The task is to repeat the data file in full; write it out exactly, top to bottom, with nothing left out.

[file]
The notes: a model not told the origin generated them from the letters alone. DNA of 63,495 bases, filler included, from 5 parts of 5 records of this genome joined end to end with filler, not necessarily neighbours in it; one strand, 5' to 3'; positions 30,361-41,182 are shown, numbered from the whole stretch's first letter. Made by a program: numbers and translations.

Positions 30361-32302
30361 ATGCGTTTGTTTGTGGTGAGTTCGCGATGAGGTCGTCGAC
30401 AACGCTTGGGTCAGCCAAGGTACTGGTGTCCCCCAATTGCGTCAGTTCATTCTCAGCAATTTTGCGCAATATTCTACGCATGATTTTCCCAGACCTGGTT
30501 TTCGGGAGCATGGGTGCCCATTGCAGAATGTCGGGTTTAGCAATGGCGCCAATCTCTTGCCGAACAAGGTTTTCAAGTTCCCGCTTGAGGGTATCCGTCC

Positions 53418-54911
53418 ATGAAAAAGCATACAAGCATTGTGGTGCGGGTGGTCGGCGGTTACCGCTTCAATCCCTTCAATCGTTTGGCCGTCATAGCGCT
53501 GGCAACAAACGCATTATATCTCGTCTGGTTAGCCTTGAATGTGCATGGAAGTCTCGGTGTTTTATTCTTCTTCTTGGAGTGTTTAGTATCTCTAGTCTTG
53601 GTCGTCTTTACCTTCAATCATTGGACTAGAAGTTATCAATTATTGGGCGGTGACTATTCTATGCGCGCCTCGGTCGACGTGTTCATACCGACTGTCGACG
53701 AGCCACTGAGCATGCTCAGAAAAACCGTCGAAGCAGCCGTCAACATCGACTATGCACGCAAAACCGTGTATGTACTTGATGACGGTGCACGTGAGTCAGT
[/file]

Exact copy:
The notes: a model not told the origin generated them from the letters alone. DNA of 63,495 bases, filler included, from 5 parts of 5 records of this genome joined end to end with filler, not necessarily neighbours in it; one strand, 5' to 3'; positions 30,361-41,182 are shown, numbered from the whole stretch's first letter. Made by a program: numbers and translations.

Positions 30361-32302
30361 ATGCGTTTGTTTGTGGTGAGTTCGCGATGAGGTCGTCGAC
30401 AACGCTTGGGTCAGCCAAGGTACTGGTGTCCCCCAATTGCGTCAGTTCATTCTCAGCAATTTTGCGCAATATTCTACGCATGATTTTCCCAGACCTGGTT
30501 TTCGGGAGCATGGGTGCCCATTGCAGAATGTCGGGTTTAGCAATGGCGCCAATCTCTTGCCGAACAAGGTTTTCAAGTTCCCGCTTGAGGGTATCCGTCC

Positions 53418-54911
53418 ATGAAAAAGCATACAAGCATTGTGGTGCGGGTGGTCGGCGGTTACCGCTTCAATCCCTTCAATCGTTTGGCCGTCATAGCGCT
53501 GGCAACAAACGCATTATATCTCGTCTGGTTAGCCTTGAATGTGCATGGAAGTCTCGGTGTTTTATTCTTCTTCTTGGAGTGTTTAGTATCTCTAGTCTTG
53601 GTCGTCTTTACCTTCAATCATTGGACTAGAAGTTATCAATTATTGGGCGGTGACTATTCTATGCGCGCCTCGGTCGACGTGTTCATACCGACTGTCGACG
53701 AGCCACTGAGCATGCTCAGAAAAACCGTCGAAGCAGCCGTCAACATCGACTATGCACGCAAAACCGTGTATGTACTTGATGACGGTGCACGTGAGTCAGT